The bloody Battle of New Orleans, the deadliest battle of the War of 1812, actually occurred after the signing of the Treaty of Ghent in late 1814, which put an end to hostilities between the Americans and British. Word of the war’s end, however, failed to reach New Orleans in time to prevent the battle.
On January 8, 1815, British General Edward Pakenham and over 10,000 British soldiers and Native warriors attacked Andrew Jackson and his well fortified army of over 5,000 men at Chalmette, about five miles downriver from New Orleans. The object was to separate Louisiana from the rest of the United States. American soldiers, aided by pirates under the command of Jean Lafitte, cut down wave after wave of British soldiers from behind impenetrable defenses. Pakenham was killed in the battle and the British suffered over 2,000 total casualties. The battle was the last armed conflict of the War of 1812.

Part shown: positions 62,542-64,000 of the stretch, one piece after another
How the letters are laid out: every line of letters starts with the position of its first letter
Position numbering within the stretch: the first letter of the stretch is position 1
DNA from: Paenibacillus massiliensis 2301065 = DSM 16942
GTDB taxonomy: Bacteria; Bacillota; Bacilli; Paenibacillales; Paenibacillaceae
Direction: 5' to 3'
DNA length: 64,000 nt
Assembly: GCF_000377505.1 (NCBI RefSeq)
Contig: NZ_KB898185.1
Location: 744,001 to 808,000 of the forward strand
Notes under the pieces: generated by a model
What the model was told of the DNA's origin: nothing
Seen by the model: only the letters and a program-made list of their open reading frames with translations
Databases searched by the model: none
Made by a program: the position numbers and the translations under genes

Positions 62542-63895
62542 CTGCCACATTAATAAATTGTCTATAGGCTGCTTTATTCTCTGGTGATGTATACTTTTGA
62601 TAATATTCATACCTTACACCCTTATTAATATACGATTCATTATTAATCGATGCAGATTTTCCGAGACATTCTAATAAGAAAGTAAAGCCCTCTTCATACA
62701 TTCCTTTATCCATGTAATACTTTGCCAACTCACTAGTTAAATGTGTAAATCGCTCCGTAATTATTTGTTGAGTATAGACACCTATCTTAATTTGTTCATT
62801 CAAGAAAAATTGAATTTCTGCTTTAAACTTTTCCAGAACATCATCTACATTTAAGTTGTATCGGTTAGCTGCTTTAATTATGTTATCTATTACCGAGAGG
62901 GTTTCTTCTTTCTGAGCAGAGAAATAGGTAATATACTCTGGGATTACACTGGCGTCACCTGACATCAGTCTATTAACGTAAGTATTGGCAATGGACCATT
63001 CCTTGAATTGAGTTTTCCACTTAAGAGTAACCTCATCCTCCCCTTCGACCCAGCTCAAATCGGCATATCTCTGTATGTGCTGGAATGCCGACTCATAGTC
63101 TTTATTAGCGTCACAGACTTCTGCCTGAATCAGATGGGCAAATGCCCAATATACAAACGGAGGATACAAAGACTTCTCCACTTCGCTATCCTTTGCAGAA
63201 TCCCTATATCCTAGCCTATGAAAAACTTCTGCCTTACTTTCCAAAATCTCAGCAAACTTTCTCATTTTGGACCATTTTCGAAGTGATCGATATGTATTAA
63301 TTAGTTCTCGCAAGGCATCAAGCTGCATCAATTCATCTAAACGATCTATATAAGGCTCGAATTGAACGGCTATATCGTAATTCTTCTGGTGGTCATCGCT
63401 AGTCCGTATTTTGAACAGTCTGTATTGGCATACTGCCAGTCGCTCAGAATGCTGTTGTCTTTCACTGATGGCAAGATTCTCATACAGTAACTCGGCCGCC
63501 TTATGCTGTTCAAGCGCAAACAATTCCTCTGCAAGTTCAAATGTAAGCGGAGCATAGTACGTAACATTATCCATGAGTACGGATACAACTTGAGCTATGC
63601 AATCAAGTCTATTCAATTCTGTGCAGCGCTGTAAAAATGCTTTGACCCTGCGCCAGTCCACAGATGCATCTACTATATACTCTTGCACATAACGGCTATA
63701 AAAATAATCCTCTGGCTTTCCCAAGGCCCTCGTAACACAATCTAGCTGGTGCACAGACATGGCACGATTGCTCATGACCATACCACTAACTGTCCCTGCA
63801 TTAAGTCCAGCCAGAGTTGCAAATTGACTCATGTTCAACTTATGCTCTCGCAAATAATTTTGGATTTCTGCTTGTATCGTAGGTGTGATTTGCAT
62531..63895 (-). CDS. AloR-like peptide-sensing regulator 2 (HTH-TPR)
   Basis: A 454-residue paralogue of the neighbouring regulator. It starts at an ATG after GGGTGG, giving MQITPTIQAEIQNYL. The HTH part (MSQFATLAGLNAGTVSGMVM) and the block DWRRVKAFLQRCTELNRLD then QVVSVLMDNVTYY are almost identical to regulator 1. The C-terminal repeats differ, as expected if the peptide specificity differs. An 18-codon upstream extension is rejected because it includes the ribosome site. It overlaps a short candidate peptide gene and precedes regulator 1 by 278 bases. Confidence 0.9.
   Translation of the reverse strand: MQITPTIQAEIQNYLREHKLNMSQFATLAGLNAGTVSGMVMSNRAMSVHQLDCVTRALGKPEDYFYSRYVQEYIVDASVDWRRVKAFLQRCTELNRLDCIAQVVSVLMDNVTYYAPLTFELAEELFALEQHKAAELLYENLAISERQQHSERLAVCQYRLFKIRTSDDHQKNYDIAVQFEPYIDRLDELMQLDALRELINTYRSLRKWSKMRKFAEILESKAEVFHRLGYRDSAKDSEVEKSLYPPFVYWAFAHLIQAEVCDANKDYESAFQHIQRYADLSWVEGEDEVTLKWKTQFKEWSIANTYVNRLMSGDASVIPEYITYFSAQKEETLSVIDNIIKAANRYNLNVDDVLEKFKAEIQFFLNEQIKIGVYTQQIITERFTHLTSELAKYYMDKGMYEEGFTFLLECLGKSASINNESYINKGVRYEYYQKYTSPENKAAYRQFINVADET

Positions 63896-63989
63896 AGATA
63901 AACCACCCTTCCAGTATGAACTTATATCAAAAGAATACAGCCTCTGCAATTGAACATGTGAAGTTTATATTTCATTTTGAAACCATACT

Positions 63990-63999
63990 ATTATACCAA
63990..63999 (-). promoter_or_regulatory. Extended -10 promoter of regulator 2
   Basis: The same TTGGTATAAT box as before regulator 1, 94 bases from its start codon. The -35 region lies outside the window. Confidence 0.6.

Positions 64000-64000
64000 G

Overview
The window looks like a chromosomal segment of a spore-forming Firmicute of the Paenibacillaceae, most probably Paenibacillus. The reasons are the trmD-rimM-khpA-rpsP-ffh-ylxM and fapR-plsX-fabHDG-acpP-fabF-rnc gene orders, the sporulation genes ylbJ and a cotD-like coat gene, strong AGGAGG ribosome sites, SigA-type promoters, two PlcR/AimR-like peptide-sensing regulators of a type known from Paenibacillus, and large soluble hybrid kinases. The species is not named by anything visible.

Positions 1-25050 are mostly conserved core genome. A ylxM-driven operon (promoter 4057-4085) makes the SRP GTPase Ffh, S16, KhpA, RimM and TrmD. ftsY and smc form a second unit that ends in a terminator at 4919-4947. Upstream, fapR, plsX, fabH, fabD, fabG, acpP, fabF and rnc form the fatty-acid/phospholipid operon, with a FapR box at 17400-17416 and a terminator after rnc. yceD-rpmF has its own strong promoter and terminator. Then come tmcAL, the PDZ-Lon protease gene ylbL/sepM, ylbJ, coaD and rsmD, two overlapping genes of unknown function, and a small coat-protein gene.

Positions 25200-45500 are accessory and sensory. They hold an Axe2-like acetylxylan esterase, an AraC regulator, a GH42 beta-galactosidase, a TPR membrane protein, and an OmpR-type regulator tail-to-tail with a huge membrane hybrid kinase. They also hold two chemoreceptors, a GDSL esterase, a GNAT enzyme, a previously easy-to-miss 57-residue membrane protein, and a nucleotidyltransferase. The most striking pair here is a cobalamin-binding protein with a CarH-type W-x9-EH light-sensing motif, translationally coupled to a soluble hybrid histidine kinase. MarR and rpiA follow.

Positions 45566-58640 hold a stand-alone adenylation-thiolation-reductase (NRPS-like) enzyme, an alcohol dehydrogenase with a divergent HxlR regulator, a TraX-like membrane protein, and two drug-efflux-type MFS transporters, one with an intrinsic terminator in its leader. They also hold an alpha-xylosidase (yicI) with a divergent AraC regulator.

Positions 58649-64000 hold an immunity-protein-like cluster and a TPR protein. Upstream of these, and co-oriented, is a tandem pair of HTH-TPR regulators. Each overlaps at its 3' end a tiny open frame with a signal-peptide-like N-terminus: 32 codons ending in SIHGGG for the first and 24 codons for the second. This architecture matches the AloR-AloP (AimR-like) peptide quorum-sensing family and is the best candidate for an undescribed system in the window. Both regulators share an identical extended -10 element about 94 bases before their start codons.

Although the battle had no impact on the war, it did elevate Andrew Jackson to a national hero and eventually propelled him to the White House.